Mass Incarceration's Toll on Women

Mass Incarceration's Toll on Women
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On Tuesday, February 23, 2016, a congressional briefing will be held on Women, Girls, and Mass Incarceration. It's about time. Sadly, to many politicians, mass incarceration is something that impacts primarily the lives of men and boys. Their speeches reflect this concern. Rightfully, they are alarmed by the United States incarcerating more people than anywhere else in the world. Indeed, we all share this concern. Globally, nearly 25% of the world's incarcerated population is locked behind bars in our state and federal prisons. The U.S. incarcerates over 700 people per 100,000. Compare that to: England (153 in 100,000), France (96 in 100,000), Germany (85 in 100,000), Italy (111 in 100,000), and Spain (159, in 100,000).

Yet, families throughout the U.S. know that the burdens, pain, and trauma of mass incarceration extend to women and girls in uniquely terrifying ways. The U.S. incarcerates more women than any other nation in the world: more than China, Russia, India, Mexico, and Thailand combined. Like men, they experience rape behind bars, sodomy, solitary confinement, too frequently the denial of adequate medical care, and disparate sentences related to drug offenses. Disproportionately, females behind bars in the U.S. are women and girls of color.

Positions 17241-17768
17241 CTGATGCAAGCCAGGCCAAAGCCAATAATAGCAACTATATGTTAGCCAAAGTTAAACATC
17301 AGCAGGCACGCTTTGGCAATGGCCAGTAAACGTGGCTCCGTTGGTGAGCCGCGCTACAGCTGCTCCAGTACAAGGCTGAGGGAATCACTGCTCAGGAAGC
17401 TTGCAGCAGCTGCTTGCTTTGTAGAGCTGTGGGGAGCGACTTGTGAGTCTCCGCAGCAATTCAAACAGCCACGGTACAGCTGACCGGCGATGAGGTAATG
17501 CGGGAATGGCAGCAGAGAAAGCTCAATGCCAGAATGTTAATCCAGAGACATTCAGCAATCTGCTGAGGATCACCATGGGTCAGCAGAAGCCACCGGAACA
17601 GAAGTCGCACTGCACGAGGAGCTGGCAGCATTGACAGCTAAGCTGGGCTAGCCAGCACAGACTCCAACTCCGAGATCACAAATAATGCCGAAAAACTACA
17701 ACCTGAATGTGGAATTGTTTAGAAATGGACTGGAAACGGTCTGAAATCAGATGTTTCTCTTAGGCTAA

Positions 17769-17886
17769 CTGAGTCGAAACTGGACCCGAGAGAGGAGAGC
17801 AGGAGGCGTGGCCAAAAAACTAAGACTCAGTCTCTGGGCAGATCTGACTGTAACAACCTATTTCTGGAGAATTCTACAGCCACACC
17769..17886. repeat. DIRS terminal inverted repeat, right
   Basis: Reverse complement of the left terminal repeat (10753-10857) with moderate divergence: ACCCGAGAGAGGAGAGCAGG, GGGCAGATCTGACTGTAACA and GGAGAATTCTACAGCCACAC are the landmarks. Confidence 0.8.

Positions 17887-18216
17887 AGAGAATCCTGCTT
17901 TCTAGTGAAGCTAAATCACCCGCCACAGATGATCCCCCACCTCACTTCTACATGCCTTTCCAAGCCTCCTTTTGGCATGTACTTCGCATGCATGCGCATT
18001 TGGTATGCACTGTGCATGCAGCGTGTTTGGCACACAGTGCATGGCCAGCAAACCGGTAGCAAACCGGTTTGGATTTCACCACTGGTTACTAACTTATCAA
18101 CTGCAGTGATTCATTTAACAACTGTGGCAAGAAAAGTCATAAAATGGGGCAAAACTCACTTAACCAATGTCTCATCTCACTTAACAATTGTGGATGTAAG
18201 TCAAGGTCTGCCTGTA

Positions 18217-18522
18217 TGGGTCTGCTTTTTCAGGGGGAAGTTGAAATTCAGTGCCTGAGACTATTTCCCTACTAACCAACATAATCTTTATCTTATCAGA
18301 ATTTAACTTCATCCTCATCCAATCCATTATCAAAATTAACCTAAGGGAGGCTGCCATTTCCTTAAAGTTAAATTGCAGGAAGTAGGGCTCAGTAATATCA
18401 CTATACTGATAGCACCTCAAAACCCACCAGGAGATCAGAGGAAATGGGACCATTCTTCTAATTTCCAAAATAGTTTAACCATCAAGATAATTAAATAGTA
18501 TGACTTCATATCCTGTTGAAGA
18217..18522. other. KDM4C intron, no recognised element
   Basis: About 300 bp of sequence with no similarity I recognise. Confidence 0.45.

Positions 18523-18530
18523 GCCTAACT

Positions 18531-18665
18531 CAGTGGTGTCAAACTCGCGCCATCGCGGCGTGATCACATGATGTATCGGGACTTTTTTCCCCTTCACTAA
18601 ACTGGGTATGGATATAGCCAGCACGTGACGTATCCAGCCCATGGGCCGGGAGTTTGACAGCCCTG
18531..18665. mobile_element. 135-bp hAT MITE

The Institute on Women and Criminal Justice (IWCJ), one of the leading national policy center quantitatively and qualitatively researching women in prison. Reports that the population of women in prison grew by 832% in the period between 1977-2007--nearly twice the rate as men during that same period. This staggering increase now results in more than one million women incarcerated in prison, jail, or tethered to the criminal justice system as a parolee or probationer in the U.S. The Bureau of Justice Statistics underscores the problem, explaining in a "Special Report" that "[s]ince 1991, the number of children with a mother in prison has more than doubled, up 131%," while "[t]he number of children with a father in prison has grown [only] by 77%."

Women are the invisible casualties caught not only in our warehousing of people, but our failed Drug War. Our nation's war on drugs has resulted in tens of thousands of children displaced into foster care and later-homelessness. It resulted in draconian policies that created a 100-1 disparate sentencing framework between crack and cocaine. That is, a person with 5 grams of crack would be subjected to the same mandatory sentence of someone caught with 500 grams of powder cocaine. Many recognized such policies as racialized and unjustified. Five years ago, President Obama signed legislation that reduces the disparity to 18-1. It was a good bi-partisan first step, but it too maintained disparities that have enormous racial and socio-economic impacts. Nor did the law address female incarceration.

In fact, as Professor Phyllis Goldfarb explained in a very important law review article: Counting the Drug War's Female Casualties, "a major way that women have been caught in the crossfire of the drug war has been through heterosexual relationships with men engaged in drug activity. Such relationships put women at considerable risk of severe penalties, including conviction of a drug offense, often as a constructive possessor, an aider and abettor, or a co-conspirator, typically with stiff, mandatory penalties." For these women, sometimes their sentences are longer and more severe than that of their boyfriends and husbands because they are ill-equipped to plea bargain. That is, they have no one to turn in and will not benefit law enforcement in a bigger sting. Indeed, women have served lengthy jail sentences while their known-drug trafficking boyfriends have been granted probation in clever plea deals.